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A young toddler and man both wearing hats sit amongst rocks by the ocean with a clear blue sky above them

Clambering over rocks to reach tidepools in her hometown of Palos Verdes and spending hours in aquariums defined Stephanie Lo’s childhood. So when she and her husband, Ben Billings, were looking for a way to give back, they knew they wanted their efforts to benefit the ocean.

Lo’s relative introduced her to Elizabeth Dinsdale, a biologist at San Diego State University and Flinders University in Australia. Seeing how enthusiastic Dinsdale’s students were about shark and ray research, Lo realized she could do some good by facilitating the careers of future marine scientists.

Billings and Lo agreed that they wanted to cast a wider net of who gets to participate in science and technological fields because diversifying science leads to different questions and solutions.

“It can be hard to want to pursue a career in marine biology, with all the expenses of flights and equipment,” Lo said. “I really want students to have experiences that deepen their passion.”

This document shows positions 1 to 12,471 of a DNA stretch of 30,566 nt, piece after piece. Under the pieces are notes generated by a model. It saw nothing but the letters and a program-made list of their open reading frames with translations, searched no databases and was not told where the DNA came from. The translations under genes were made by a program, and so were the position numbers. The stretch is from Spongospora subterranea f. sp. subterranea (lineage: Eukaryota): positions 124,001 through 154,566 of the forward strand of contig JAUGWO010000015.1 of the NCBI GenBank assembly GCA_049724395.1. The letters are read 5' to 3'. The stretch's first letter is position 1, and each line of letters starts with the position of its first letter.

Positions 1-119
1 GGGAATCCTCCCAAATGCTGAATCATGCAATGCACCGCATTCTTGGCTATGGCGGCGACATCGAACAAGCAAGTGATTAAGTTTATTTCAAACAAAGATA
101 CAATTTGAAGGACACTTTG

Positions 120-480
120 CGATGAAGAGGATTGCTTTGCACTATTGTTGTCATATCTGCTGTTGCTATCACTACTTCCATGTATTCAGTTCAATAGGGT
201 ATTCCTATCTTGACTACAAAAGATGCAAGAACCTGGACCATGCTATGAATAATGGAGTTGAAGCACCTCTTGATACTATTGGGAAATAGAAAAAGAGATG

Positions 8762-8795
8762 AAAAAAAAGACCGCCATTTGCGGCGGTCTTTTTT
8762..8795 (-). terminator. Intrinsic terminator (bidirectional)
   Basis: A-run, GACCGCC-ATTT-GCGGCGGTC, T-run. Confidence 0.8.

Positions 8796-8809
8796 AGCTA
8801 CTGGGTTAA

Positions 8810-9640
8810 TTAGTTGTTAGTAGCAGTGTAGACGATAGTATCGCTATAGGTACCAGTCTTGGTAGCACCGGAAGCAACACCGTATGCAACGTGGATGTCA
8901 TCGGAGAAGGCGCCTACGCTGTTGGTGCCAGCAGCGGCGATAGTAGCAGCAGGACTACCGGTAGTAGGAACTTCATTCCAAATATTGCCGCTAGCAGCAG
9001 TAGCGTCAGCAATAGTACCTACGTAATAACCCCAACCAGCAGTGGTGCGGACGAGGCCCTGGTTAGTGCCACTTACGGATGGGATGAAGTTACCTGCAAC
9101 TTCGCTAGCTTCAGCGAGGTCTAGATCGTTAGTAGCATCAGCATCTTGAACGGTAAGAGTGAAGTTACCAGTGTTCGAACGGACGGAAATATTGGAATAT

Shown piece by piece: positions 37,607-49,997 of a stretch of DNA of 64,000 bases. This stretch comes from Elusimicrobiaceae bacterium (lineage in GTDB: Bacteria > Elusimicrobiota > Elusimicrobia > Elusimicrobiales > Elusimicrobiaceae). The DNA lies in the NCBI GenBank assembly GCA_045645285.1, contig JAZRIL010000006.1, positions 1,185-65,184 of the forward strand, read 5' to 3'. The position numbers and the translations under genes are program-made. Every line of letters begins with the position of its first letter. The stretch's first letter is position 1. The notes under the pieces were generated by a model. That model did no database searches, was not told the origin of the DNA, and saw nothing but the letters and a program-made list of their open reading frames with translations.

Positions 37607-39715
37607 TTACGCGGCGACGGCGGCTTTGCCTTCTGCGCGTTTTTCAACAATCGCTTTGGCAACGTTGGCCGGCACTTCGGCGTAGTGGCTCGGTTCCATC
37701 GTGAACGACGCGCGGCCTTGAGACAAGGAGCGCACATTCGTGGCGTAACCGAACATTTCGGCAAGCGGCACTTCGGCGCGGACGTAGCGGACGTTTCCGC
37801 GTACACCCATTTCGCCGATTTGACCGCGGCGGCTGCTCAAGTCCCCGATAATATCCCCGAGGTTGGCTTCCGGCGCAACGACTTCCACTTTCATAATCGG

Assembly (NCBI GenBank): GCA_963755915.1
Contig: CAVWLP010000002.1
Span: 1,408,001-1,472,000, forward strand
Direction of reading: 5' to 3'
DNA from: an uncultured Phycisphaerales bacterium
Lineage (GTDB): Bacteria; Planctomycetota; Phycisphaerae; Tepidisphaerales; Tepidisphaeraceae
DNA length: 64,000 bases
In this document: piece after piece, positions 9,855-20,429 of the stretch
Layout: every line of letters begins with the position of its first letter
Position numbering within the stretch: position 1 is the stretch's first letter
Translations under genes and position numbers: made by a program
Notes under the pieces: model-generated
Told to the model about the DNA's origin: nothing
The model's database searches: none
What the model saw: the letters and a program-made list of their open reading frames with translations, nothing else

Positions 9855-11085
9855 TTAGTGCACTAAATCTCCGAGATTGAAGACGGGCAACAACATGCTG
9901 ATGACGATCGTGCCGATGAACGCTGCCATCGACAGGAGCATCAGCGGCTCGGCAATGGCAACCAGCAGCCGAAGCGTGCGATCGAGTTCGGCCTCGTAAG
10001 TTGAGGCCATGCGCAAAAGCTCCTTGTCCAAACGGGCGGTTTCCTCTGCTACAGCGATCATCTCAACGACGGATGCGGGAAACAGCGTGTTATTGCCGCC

In 2017, the couple started the Shark Bait Scholarship program to provide financial assistance to students, primarily in Dinsdale’s lab, who were working on determining whether shark fins sold in markets around the Pacific Ocean were from endangered species.

This research project felt very practical and like it had impact on policy, said Lo. And several of Dinsdale’s students would go on to pursue additional education and train other diverse scientists, fulfilling Lo’s desire to have a ripple effect across marine biology.

Since starting the fund, Lo and Billings have supported seven students in collecting and analyzing microbiome data from coral reefs and shark species around the world. Many of these students are from historically marginalized backgrounds and have earned graduate degrees or are leading their own marine research projects.

Although Lo says she doesn’t have the patience to be a scientist, she is encouraging her young daughter to always be curious. On recent family trips, their daughter was enthralled with touching a bat ray and sea anemone.

Paying forward a love of marine life in myriad ways, priceless.

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